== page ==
The reply of the wise [to the request for oil from the foolish] indicates that oil is not something that can be borrowed or loaned. Whatever it may represent, it is an individual matter... [In an] hour of crisis... each has what he has and nothing more.

So, in answer to your question, I believe the oil is simply representative of that which keeps me ready and alert and "on task", so to speak, until the Day the Messiah returns. To borrow from the Mt 26:41 passage, it is that prayerful attitude that guards me from temptation when I struggle with spiritual sleepiness. It is the fully-charged batteries for the flashlight of my soul that keeps me ready for the Wedding Feast.

But after all my verbage, I still like your phrase the best: "Only the continual presence of God in our life can keep the fire burning through the dark nights."

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  • "the oil is simply representative of that which keeps me ready and alert and "on task"" In the parable, all of the brides-to-be fall asleep, and all awake before the bridegroom arrives. This interpretation doesn't make much sense, IMHO. – Anthony Burg Jul 1 '20 at 21:05
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I agree with the gist of several comments and previous answers that the oil does not need to have an specific symbolic meaning for the parable to make sense. That said, meaning can still be tied to the oil, and on that subject I think the questioner is on the right track.

Meaning of parable as a whole

To understand the (possible) meaning of the oil, one must first understand the meaning of the parable as a whole.

The wedding feast is a common New Testament image, but is especially prevalent in Matthew's Gospel. Matthew 22 contains the Parable of the Great Banquet. In this parable, a king is throwing a wedding party for his son. Commentators nearly universally see the king as God the Father and the son as Jesus. For example, Ellicott's Commentary says:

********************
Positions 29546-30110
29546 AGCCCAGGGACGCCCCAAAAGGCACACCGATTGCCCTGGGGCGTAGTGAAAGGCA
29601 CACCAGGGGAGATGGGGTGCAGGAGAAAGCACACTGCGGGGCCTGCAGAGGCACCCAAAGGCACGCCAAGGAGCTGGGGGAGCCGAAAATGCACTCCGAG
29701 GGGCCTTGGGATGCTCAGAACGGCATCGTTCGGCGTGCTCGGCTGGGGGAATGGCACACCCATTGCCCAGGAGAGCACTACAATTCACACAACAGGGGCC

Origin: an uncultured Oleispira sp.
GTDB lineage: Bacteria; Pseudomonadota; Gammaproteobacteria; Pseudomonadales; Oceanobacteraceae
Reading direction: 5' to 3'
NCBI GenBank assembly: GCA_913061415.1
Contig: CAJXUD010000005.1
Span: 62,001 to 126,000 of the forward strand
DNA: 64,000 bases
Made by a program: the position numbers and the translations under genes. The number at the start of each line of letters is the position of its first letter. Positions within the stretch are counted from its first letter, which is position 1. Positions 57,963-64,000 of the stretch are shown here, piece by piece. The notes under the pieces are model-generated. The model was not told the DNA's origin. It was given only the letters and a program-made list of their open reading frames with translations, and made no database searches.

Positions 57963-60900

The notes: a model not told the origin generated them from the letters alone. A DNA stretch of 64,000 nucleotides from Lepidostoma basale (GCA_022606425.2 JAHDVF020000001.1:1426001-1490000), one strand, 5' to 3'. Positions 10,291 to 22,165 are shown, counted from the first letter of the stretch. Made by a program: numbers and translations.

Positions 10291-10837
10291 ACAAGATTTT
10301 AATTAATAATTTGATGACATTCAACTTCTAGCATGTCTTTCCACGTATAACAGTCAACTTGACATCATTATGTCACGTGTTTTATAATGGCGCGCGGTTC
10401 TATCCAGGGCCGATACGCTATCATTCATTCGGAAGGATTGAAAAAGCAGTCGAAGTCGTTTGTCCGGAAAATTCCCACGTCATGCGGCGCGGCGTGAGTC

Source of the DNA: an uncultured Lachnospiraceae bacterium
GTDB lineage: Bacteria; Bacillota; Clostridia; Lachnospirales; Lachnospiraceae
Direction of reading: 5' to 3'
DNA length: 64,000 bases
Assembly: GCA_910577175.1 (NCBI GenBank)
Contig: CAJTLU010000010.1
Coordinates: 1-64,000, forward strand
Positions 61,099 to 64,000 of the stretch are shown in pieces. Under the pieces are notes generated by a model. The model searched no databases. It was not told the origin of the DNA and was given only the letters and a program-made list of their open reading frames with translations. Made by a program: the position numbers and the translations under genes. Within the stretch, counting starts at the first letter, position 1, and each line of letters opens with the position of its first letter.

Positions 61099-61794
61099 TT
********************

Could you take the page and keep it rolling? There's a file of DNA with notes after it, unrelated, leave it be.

The interpretation of the parable lies, so far, almost on the surface. The king is none other than God, and the wedding is that between Christ and His Church, the redeemed and purified Israel.

The Parable of the Ten Virgins in Matthew 25:1-12 then can be seen as a continuation of sorts of this theme. Explaining the cultural background of the parable, Benson's Commentary writes:

it was usual for the bridegroom to bring home his bride in the evening, sooner or later, as it might happen. And that she might be received properly at his house, his female friends of the younger sort were invited to come and wait with lamps, till some of his retinue, despatched before the rest, brought word that he was at hand; upon which they went forth, with their lamps trimmed and burning, to welcome him, and conduct him with his bride into the house. And for this service they had the honour of being guests at the marriage-feast.

Like the guests of the earlier parable, the virgins are a metaphor for individual members of the Church. The identity of the groom is not stated, but it is natural to assume that it is again Jesus. The meaning of the parable is strongly hinted at by Jesus/Matthew's conclusion:

Watch therefore, for you know neither the day nor the hour. (25:13, ESV)

This verse has strong eschatological tones, using similar language to, for example, Matthew 24:42 which is part of an explicitly eschatological passage. Thus, the parable is about being prepared for Jesus' second coming. The well-prepared will enter into the "wedding feast", while the unprepared will be turned aside, "Truly, I say to you, I do not know you." (25:12)

Meaning of the oil specifically

With this overarching interpretation in mind, we can offer a suggestion as to what the oil represents. It seems that the well-prepared virgins have sufficient "oil", but none to spare, while the others run out. Understanding that the first group represents true believers and the second group represents shallow (apparent) believers, commentators have generally suggested that the oil represents God's grace and/or the Holy Spirit.

Ellicott writes:

the lamp or torch is obviously the outward life of holiness by which the disciple of Christ lets his light shine before men (Matthew 5:16), and the “oil” is the divine grace, or more definitely, the gift of the Holy Spirit, without which the torch first burns dimly and then expires. The foolish virgins neglected to seek that supply, either from the Great Giver, or through the human agencies by which He graciously imparts it.

Similarly, Matthew Henry says: